As part of the normalization deal between them, Israel and Sudan are expected to discuss the fate of some 6,000 Sudanese asylum seekers currently in Israel, with Jerusalem drawing up proposals for refugees’ willing return to their home country, Channel 12 news reported Monday.
A draft government proposal would seek to offer carrots to Sudanese willing to leave, including a grant of several thousand dollars; professional training in so-called “respectable” occupations; and guarantees by the Sudanese government and the United Nations for their safety.
The report noted that according to international law, Israel can not force an asylum seeker to return to his or her country of origin against their will.
It said the proposal has been discussed between Israeli and Sudanese officials, though it is still a preliminary plan. If agreed upon, it will likely be piloted on a small number of refugees before being made more widely available.
Asylum seekers from Sudan make up about 20 percent of the 33,000 African migrants currently in Israel.
The Times of Israel contacted the United Nations High Commissioner for Refugees to find out what the status is of Sudanese asylum seekers in Israel and whether this normalization agreement could in fact lead to their repatriation to Sudan.
A spokesperson said most of the refugees come from conflict-affected areas: Darfur, Blue Nile and Nuba Mountains.
UNHCR said that it “welcomes the peace agreement between Israel and Sudan. However, it is very early days to be talking about the return of Sudanese refugees, especially to very fragile conflict-affected areas.”
The Israeli organization Hotline for Refugees and Migrants said Sunday that “As of May 2018, asylum applications have been submitted by 5,119 Sudanese citizens, all of which are still pending.”
Several refugees told the Times of Israel on Sunday that they welcomed peace but were suspicious of the deal, as it was with military commanders who previously served under dictator Omar al-Bashir, who was ousted from power last year.
Netanyahu “is making peace with Abdul al-Fattah al-Burhan,” said Alteyb Hhmad, naming the country’s transitional head of state.
“He was one of Al-Bashir’s military commanders and carried out genocide. Why is Netanyahu making peace with that guy? Something smells fishy,” he said.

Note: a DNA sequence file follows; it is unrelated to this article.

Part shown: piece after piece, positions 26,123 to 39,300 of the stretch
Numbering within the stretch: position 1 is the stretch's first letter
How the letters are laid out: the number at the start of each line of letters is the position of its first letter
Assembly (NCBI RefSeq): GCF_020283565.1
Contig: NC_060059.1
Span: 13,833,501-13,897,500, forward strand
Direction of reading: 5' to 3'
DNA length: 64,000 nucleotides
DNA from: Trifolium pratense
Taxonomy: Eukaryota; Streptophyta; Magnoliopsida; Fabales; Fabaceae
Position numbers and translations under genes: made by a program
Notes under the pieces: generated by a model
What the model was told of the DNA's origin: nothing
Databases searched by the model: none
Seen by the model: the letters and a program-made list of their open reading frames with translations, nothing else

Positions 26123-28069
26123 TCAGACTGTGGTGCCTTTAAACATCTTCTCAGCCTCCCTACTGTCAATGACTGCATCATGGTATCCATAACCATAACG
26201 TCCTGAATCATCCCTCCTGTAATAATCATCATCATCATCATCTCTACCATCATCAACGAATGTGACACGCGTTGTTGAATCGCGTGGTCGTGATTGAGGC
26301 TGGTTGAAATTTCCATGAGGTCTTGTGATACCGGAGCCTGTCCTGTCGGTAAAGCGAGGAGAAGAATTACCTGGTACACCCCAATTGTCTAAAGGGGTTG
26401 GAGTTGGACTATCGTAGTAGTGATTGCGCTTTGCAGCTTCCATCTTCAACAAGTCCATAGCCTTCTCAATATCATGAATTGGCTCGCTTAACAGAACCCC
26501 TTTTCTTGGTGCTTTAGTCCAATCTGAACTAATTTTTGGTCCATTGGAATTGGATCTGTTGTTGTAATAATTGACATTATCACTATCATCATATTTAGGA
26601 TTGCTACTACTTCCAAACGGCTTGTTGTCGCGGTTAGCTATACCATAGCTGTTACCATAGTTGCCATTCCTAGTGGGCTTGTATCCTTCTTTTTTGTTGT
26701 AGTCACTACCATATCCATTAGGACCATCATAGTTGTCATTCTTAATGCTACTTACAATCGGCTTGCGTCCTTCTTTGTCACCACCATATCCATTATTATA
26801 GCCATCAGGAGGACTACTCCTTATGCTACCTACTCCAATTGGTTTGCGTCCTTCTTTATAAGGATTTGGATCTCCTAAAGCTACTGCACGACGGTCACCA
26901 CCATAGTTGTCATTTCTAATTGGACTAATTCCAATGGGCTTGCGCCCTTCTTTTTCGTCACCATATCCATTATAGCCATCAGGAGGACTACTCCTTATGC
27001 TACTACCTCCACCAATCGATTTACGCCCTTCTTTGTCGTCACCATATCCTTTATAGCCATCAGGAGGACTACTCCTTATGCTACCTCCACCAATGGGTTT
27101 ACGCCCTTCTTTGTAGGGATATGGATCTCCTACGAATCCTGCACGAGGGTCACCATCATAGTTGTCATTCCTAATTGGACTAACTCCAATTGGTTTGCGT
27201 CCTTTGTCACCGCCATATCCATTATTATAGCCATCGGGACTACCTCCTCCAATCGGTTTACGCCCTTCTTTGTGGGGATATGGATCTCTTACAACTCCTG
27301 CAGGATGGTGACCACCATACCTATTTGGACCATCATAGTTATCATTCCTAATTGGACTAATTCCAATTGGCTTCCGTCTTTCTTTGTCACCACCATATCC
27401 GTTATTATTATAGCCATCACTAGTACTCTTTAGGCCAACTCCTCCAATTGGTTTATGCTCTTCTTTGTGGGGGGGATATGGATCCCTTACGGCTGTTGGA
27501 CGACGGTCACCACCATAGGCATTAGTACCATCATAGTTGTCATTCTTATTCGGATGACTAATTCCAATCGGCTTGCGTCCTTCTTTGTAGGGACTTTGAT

Many Darfurians accuse al-Burhan of being “the architect of the genocide” in Darfur. He is reportedly “well known in Darfur for his threats to exterminate the Fur people.” Both al-Burhan and Mohamed Hamdan “Hemeti” Dagolo, Sudan’s top two military leaders, have reportedly “earned reputations for their roles in the brutal Darfur conflict.”
Hhmad said he doesn’t think a peace agreement with Sudan’s current military leaders should be considered legitimate.
“I heard and watched the news about the peace agreement. But Sudan still doesn’t have a new government. Al-Bashir’s generals are in charge. That’s why this isn’t a normal peace,” he said. “It’s not going to help us as Sudanese.”
Only a future democratic Sudanese government can forge lasting peace, he said.
“We want peace with the whole world. But when? In a year and a half there will be elections and we will hopefully get a new government — not a government of murderers. When our country has democracy, then we can make peace,” he said.
Another refugee, Hussein Ahmad, argued that Netanyahu is strengthening murderous dictators through this peace deal.
“Nothing has changed in Sudan. Al-Bashir is going to jail but the generals are continuing to murder people in places like Blue Nile and Nuba Mountains. Netanyahu is helping the generals, he is helping this government,” he said.
According to media reports, even post-revolution, civilians in Darfur and nearby areas are still suffering attacks from militias associated with the government.
Simona Weinglass contributed to this report.